The treasure and pearl parables tell of the joy of finding peace with God. There’s no other word to express it. Both stories involve people who very happily find the answer to their life’s hopes and dreams. That’s what becoming a Believer is all about: deepest needs are met, deepest longings satisfied, deepest hurts bandaged, and a future and a hope unlike any other. It all adds up to joy! If your faith is grim and your life bleak, let God put some of this wonderful happiness back where it should be.
Wiersbe suggests that the pearl represents the Messianic community. In 1 Corinthians 10:32, Rabbi Sha’ul makes a distinction between Jews, Gentiles, and the Messianic community. Today, the Messianic community, the body of Yeshua, is composed of believing Jews and Gentiles (Ephesians 2:11ff).
Unlike most other gems, the pearl is a unity – it cannot be carved like a diamond or an emerald. The Messianic community is a unity (Ephesians 4:4-6), even though the professing Messianic community on earth is divided due to doctrinal differences. Like a pearl, the Messianic community is the product of suffering. Yeshua died for the Messianic community (Ephesians 5:25) and His suffering on the execution stake made possible her birth. A pearl grows gradually, and the Messianic community grows gradually as the Spirit convicts and converts sinners. No one can see the making of the pearl, for it is hidden in the shell of the oyster under the waters. No one can see the growth of His Messianic community in the world. The Messianic community is among the nations today and one day will be revealed in all its beauty. So, in spite of Satan’s subtle working in this world, Yeshua is forming His Messianic community. He sold all that He had to purchase His Messianic community, and nothing the Adversary can do will cause Him to fail. There is but one Messianic community, a pearl of great price, though there are many local Messianic communities.
The Fishing Net
“Once more, the Kingdom of Heaven is like a net thrown into the lake, that caught all kinds of fish. When it was full, the fishermen brought the net up onto the shore, sat down and collected the good fish in baskets, but threw the bad fish away. So it will be at the close of the age — the angels will go forth and separate the evil people from among the righteous and throw them into the fiery furnace, where they will wail and grind their teeth.” ~ Matthew 13: 47-50
The parable of the fishing net deals with the dividing of people much as the parable of the wheat and weeds does. This parable pictures a dragnet perhaps drawn between two boats or a large net with one end attached to shore and the other taken to sea by a boat. The net is dragged in a wide semi-circle with the top held up by corks and the bottom slightly weighted. All kinds of fish are caught in the net. The fishermen then draw the net to the beach where they sort the fish. They put good fish into baskets and throw away the bad (inedible or unclean as in Leviticus 11:10-11) ones.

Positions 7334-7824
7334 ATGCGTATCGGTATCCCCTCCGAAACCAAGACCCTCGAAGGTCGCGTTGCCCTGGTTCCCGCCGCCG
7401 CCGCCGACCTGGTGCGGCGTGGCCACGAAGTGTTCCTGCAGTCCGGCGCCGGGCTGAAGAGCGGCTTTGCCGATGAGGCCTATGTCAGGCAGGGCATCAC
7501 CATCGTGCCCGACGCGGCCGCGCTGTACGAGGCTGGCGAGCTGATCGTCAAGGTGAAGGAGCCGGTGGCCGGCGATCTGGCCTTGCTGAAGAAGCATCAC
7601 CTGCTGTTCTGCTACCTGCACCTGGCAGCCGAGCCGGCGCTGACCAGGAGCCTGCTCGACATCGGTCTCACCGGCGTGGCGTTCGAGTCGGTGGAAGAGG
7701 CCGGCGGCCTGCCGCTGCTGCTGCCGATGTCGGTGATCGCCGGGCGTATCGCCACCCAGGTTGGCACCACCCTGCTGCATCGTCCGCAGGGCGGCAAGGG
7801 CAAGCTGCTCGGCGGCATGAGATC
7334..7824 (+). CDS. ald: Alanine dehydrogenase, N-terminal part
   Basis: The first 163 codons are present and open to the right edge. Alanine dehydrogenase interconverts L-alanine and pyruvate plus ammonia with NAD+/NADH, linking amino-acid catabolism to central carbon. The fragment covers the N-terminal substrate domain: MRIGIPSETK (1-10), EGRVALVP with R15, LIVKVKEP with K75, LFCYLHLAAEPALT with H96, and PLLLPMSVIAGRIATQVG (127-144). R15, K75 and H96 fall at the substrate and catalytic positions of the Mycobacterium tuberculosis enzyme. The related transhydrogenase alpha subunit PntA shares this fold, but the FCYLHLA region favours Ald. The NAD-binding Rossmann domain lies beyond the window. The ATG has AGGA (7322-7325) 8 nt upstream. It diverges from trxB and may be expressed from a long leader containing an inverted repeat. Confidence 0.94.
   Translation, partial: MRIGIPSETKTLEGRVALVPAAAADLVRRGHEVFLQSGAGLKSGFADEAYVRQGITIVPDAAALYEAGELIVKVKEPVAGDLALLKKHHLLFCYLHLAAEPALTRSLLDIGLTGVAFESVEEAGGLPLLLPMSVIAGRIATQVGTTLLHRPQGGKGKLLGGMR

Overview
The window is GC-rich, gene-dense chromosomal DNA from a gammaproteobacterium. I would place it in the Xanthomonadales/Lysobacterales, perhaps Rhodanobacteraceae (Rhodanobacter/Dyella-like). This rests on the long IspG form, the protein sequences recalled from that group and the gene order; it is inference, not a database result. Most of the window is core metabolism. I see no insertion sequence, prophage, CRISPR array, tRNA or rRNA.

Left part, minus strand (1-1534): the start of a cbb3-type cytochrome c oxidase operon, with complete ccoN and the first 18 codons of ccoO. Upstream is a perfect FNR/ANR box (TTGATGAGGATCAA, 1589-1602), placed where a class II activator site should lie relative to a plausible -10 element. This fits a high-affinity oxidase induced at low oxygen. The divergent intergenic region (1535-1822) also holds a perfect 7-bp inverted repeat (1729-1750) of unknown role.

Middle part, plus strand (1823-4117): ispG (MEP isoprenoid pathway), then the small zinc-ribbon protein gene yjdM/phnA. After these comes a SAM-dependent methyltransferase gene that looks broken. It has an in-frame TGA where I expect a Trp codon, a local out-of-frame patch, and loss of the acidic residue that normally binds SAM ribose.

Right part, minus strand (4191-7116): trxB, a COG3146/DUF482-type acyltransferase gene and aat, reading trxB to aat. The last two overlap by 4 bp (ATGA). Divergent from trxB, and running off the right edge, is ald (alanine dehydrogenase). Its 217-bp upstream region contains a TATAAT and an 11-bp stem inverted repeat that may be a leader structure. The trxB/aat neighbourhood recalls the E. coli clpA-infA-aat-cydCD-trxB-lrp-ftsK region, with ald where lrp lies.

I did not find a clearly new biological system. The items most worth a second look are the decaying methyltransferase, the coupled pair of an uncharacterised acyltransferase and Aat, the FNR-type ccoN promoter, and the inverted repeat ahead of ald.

The preaching of the Gospel in the world does not convert the world. It is like this huge dragnet that gathers all kinds of fish, some good and some bad. At the end of the age, God will separate the true believers from the false; the good from the bad. When Yeshua returns to earth, to fight the battle of Armageddon (Revelation 19:11ff), He will separate Believers and unbelievers.
Twice in this series of parables Yeshua used the phrase the close of the age (Matthew 13:39, 49). He was not referring to the end of this Messianic Community Age, because the truth about the Messianic community was not shared with the talmidim until later (Matthew 16:18). The age He referred to is the Jewish age at the close of the great Tribulation described in Matthew 24:1-31 and Revelation 6-19. We must be careful not to read into these passages in Matthew the truths later given through Sha’ul and the other emissaries.
In my next post, we will wrap up our study of Matthew 13 my examining Yeshua’s final words on this topic of parables.
 Warren Wiersbe – Be Loyal-Matthew